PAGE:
San Francisco Giants fans got their wish on Tuesday. They found someone better than Michael Reed, which really should not have been that hard.
The Giants designated Reed for assignment to make room for outfielder Kevin Pillar, who was acquired in a trade with the Toronto Blue Jays for utility man Alen Hanson, reliever Derek Law and minor-league pitcher Juan De Paula.
The price for Pillar wasn’t too steep. Hanson had been DFA’d last week when he didn’t make the Opening Day roster. Law was DFA’d this past winter, cleared waivers and was sent back to the minors. De Paula was acquired by the Giants from the Yankees in the Andrew McCutchen trade. De Paula, who is 21, has not pitched above low-A ball.
In Pillar, the Giants got an excellent defensive outfielder, a right-handed outfielder with the ability to spell Steven Duggar in center field.
That’s the role Reed was supposed to fill when he was acquired from the Twins the final week of spring training after the other options this spring did not pan out.
Drew Ferguson, a Rule 5 pickup, couldn’t hit and was sent back to the Astros. And the only thing Cameron Maybin could hit was apparently bars. After being hit with a DUI in Arizona, he was released after signing a minor-league deal.
Then Reed had what could be the worst hitting performance of any San Francisco Giants position player ever.
In four games in this young 2019 season, Reed went 0 for 8 with six strikeouts in eight plate appearances. That included one start, batting in the leadoff spot, no less.
Assuming Reed doesn’t clear waivers, accept an assignment to Triple-A Sacramento and eventually get another chance with the Giants, that will be quite an impressive Giants career for Reed.
The last player to have at least eight at-bats in his Giants tenure without collecting a hit was Dan Uggla, who went 0 for 11 with six strikeouts in 2014.
Uggla did eventually receive a World Series ring, so Reed has that to hope for – although I wouldn’t hold my breath.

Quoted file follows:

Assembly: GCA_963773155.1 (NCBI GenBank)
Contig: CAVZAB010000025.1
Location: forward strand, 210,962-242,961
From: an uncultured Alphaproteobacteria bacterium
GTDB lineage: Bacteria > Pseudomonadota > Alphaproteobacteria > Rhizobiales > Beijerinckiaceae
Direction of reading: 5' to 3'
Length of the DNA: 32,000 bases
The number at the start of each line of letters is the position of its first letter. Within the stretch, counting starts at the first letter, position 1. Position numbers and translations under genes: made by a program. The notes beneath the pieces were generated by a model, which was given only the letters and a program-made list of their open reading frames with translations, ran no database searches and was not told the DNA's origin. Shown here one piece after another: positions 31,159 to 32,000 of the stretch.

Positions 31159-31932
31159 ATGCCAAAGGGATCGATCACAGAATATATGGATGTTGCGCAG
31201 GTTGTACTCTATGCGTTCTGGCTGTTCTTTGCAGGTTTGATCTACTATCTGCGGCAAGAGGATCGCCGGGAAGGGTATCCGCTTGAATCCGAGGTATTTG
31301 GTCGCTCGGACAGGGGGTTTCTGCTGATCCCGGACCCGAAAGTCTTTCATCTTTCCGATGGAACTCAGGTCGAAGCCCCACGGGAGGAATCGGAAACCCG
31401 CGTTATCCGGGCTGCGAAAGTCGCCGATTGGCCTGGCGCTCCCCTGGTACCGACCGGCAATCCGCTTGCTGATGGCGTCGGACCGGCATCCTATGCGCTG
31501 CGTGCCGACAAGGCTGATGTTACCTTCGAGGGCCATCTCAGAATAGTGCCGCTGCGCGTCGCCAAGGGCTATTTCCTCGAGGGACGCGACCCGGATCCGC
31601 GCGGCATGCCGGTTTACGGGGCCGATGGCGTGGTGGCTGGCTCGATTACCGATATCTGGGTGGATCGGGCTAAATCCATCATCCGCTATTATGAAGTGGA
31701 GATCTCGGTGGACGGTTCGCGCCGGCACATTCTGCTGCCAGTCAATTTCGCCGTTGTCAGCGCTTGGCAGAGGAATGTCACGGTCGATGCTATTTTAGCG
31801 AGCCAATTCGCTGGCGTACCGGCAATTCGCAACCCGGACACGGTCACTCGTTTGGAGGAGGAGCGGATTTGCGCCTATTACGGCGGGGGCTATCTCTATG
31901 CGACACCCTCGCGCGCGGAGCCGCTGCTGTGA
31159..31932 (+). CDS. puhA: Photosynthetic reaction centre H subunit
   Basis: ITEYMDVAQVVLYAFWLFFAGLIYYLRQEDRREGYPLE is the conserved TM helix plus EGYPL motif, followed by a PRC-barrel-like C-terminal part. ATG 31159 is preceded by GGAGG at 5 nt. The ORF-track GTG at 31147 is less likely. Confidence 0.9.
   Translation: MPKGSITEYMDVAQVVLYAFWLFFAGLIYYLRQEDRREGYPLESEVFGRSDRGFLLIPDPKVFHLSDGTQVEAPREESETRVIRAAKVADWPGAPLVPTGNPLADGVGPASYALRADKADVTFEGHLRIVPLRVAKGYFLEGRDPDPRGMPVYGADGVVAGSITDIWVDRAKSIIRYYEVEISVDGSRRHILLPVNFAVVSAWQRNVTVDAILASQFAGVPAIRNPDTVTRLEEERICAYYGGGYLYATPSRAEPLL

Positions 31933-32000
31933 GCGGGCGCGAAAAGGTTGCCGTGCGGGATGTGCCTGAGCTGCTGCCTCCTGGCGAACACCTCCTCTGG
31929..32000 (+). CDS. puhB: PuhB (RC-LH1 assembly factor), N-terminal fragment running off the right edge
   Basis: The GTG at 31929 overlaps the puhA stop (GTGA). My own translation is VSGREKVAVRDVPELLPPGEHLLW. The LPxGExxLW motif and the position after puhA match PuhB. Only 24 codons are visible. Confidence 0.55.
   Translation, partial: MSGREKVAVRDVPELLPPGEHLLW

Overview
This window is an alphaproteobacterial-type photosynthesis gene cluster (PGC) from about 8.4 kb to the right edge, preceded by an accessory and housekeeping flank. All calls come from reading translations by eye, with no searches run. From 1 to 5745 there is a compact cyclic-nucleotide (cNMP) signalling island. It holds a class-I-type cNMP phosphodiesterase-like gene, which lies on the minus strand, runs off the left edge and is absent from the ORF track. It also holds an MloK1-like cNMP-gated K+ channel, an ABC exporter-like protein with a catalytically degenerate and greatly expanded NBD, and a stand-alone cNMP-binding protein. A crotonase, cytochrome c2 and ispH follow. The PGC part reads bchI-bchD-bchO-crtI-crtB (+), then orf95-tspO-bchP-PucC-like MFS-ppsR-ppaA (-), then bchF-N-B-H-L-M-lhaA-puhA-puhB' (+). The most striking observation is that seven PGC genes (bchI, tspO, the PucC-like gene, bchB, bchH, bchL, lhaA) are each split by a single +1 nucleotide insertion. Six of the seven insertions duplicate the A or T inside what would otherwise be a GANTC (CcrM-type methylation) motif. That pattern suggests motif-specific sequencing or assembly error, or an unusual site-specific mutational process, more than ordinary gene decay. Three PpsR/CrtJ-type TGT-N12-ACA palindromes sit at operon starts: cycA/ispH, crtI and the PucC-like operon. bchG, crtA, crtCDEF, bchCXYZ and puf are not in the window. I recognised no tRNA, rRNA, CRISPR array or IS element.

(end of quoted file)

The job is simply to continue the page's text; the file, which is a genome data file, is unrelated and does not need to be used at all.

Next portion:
However, Uggla did receive one walk in 12 plate appearances with the Giants and scored a run.
To find another Giants hitter who had at least eight plate appearances in his Giants tenure without collecting a hit or a walk, you’d have to go back a long way.
In fact, if you tracked all the way back to when the Giants arrived in San Francisco in 1958, you wouldn’t find another hitter to match Reed’s futility as a Giant.
You’d find several hitters who went hitless in their tenure as a Giant.
- Gordon Beckham went 0 for 5 with a sacrifice fly and two strikeouts in six plate appearance over three games as a Giant in 2016.
- Cole Gillespie went 0 for 9 with a walk in 10 plate appearances in three games as a Giant in 2013.
- Doug Clark went 0 for 5 with a walk in six plate appearances in eight games as a Giant in 2005.
- Andres Santana went 0 for 2 with an RBI in two plate appearances in six games as a Giant in 1990.
- Mackey Sasser went 0 for 4 in four plate appearances over two games as a Giant in 1987.
- Chris Jones went 0 for 1 in one plate appearance over three games as a Giant in 1986.
- Bob Kearney went 0 for 0 with a walk in one plate appearance over two games as a Giant in 1979.
- Art Gardner went 0 for 3 with two strikeouts in three plate appearances over seven games as a Giant in 1978.
- Dick Phillip went 0 for 3 with a walk and a strikeout in four plate appearances over five games as a Giant in 1962.
- Neil Wilson went 0 for 10 with a walk and a strikeout in 11 plate appearances over six games as a Giant in 1960.
- Roger McCardell went 0 for 4 in four plate appearances over four games as a Giant in 1959.
- And Nick Testa went 0 for 0 in no plate appearance in one game as a Giant in 1958 – kind of the San Francisco version of Moonlight Graham.
But to find a Giants player who had eight or more plate appearances with a hit or a walk for his entire Giants tenure, you’d have to go all the way back to 1942 when the Giants were playing in New York.
That’s when Howie Moss went 0 for 14 with four strikeouts in 14 plate appearances over seven games as a Giant.
Moss was one of the more feared hitters of the International League in the 1940s, playing for the Baltimore Orioles. He had three failed major league tryouts – in 1942 with the Giants and then two in 1946 with the Reds and Indians. For his major league career, Moss hit .097 (7 for 72) in 22 games.